3 MIN READ

This Study Will Make You Question Every Bag of Chips You’ve Ever Eaten

A bag of chips are open
Tina Russell / The Penny Hoarder

Last April, we wrote about two brave souls who got fed up with the amount of air in their bags of Wise chips and decided to do something about it.

Sameline Alce of New York and Desiré Nugent of Washington, D.C., wanted to make sure no one else would have to suffer the disappointment of opening a party-size bag of chips only to find there was barely enough for a proper solo Netflix binge.

They said no more and filed a lawsuit, but less than a year later, the lawsuit was dismissed.

While it’s debatable if Wise is a little overzealous with the air in its bags — it’s called slack fill and it’s actually nitrogen, not oxygen — the correct weight of the chips is clearly printed on the bags. A judge decided it’s not the chip company’s fault if consumers just grab the biggest bag they see without looking at the true weight of the chips inside.

Well, an unlikely hero has picked up the torch to continue the battle against slack fill: Kitchen Cabinet Kings, the self-proclaimed “premier source for bathroom and kitchen cabinets online.”

Not only do they care that your cabinets are sound, they apparently care just as deeply about what you put inside them.

Our hallowed courts of law refused to hold Big Chip accountable to consumers. So the Kitchen Cabinet Kings did a surprisingly in-depth experiment — seriously, why did they do this? — to figure out which chip brands give you the most crisps per bag and which are just gassing us up only to disappoint at snack time.

While we can’t say for sure why they did it, we Penny Hoarders are glad they did.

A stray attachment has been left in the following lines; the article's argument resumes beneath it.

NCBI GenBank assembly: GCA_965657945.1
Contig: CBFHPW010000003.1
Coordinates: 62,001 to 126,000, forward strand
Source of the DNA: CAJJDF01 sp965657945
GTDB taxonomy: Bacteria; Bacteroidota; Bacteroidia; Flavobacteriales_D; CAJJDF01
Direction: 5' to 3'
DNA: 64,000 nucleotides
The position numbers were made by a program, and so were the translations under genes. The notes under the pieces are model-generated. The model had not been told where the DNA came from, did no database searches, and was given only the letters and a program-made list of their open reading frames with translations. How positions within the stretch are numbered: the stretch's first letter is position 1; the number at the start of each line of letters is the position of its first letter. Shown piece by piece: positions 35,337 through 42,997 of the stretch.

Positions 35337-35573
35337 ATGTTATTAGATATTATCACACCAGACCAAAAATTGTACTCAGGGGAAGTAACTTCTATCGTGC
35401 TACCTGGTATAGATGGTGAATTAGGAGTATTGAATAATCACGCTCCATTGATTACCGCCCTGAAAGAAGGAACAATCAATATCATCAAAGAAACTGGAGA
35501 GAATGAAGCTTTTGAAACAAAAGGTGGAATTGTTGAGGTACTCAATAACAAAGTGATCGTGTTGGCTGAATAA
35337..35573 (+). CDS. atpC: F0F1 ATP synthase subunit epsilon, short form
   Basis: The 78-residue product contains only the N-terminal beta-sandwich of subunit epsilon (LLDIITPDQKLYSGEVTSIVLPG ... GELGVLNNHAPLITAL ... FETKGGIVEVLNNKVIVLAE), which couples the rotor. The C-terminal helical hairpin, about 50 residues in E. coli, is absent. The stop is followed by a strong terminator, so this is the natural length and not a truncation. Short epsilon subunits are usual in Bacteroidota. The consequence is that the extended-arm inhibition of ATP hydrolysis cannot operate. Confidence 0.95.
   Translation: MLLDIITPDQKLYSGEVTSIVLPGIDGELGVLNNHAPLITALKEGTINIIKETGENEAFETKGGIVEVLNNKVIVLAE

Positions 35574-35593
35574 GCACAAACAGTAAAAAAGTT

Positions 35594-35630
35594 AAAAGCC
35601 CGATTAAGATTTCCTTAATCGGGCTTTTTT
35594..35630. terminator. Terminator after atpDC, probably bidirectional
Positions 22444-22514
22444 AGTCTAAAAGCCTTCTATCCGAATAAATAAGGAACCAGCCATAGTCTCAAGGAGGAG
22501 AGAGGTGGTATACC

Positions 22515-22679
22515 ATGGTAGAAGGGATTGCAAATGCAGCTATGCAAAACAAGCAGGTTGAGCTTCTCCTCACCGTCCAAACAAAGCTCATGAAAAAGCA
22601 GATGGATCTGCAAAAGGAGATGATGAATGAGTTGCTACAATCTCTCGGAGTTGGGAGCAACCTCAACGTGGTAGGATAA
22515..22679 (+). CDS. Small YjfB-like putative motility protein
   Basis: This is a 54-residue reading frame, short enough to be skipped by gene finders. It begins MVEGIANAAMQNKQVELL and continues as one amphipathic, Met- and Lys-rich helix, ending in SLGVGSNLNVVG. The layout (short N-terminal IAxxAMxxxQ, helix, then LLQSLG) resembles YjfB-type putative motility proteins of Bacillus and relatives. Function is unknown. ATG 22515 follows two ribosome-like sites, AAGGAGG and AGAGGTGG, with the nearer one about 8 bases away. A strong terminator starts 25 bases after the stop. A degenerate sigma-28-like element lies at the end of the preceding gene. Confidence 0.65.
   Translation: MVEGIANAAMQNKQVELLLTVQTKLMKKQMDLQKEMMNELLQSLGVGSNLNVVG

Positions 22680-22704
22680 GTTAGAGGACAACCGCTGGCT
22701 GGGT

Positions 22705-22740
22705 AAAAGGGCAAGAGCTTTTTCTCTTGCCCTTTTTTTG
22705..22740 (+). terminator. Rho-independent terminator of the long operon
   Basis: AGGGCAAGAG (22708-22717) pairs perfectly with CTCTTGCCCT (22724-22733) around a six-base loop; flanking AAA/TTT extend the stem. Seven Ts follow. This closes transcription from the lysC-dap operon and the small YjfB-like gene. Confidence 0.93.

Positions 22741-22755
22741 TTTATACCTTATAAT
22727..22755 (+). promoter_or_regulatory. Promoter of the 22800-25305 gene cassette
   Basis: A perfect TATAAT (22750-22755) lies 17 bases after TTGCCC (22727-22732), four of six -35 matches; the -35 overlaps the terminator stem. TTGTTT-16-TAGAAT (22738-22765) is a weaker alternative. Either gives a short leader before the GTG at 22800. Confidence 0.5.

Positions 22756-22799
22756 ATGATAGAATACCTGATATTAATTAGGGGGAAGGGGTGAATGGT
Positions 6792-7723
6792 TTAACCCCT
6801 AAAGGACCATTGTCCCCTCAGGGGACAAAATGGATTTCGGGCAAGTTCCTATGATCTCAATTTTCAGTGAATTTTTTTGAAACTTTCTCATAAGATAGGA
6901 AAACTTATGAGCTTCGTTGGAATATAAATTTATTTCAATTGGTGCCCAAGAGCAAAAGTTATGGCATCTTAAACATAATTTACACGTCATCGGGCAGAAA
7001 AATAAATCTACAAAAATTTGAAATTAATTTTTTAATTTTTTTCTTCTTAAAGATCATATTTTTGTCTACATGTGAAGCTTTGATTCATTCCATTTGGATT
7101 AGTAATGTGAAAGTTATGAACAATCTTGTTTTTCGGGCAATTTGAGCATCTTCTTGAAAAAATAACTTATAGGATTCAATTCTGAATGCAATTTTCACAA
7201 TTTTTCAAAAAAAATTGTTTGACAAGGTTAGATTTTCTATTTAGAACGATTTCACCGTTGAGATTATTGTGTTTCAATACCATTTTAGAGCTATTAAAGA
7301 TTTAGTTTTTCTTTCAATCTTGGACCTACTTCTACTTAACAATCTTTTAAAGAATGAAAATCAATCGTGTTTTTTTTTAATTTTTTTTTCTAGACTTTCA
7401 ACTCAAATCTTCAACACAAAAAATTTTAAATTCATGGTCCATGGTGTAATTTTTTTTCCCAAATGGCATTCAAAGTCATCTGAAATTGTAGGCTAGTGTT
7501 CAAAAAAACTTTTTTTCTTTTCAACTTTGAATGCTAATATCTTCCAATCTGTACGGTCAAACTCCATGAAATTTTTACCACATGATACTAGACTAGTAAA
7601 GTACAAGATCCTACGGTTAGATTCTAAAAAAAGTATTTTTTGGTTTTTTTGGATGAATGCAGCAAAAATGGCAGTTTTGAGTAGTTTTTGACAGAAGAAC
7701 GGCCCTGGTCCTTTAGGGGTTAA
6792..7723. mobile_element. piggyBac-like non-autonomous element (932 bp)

Here’s What We Learned From the Chip Bag Experiment

If you’re looking for a bag that’s filled to the brim with chips and zero slack fill, you won’t find it. Even the Wise chips lawsuit acknowledged that some air is necessary to make sure you don’t end up with a bag of crumbs.

But the Kitchen Cabinet Kings showed that the spread in slack fill is wide. The bags of Fritos that the company tested were only 19% air. Cheetos bags, on the other end of the spectrum, held 59% air.

“Perhaps it’s best to consider the average at 43%,” the experiment concluded. “Anything above that certainly seems like a rip off and anything below that is just a pleasant surprise.”

Fritos, Pringles and Tostitos were the top brands for those who want more chips for their money. All three come in containers that hold more chips than nitrogen.

Cheetos, Ruffles and Stacy’s pita chips all have 50% or more of their packages filled with nitrogen.

As I’ve mentioned before, my favorite chips are Publix’s store brand salt-and-vinegar chips. Unfortunately, the Kitchen Cabinet Kings didn’t think to test those, so I don’t know where I stand on the chip-to-nitrogen battle royale.

While I appreciate their hard work, and would never underestimate the importance of an informed citizenry, I’ll probably keep buying the chips I like, not the ones with the least slack fill.

I mean, let’s be honest here, the slack-fill debate is nuanced but there is one thing that is clear: Fritos are gross.

Desiree Stennett (@desi_stennett) is a senior writer at The Penny Hoarder. She thinks all her jokes are hilarious.

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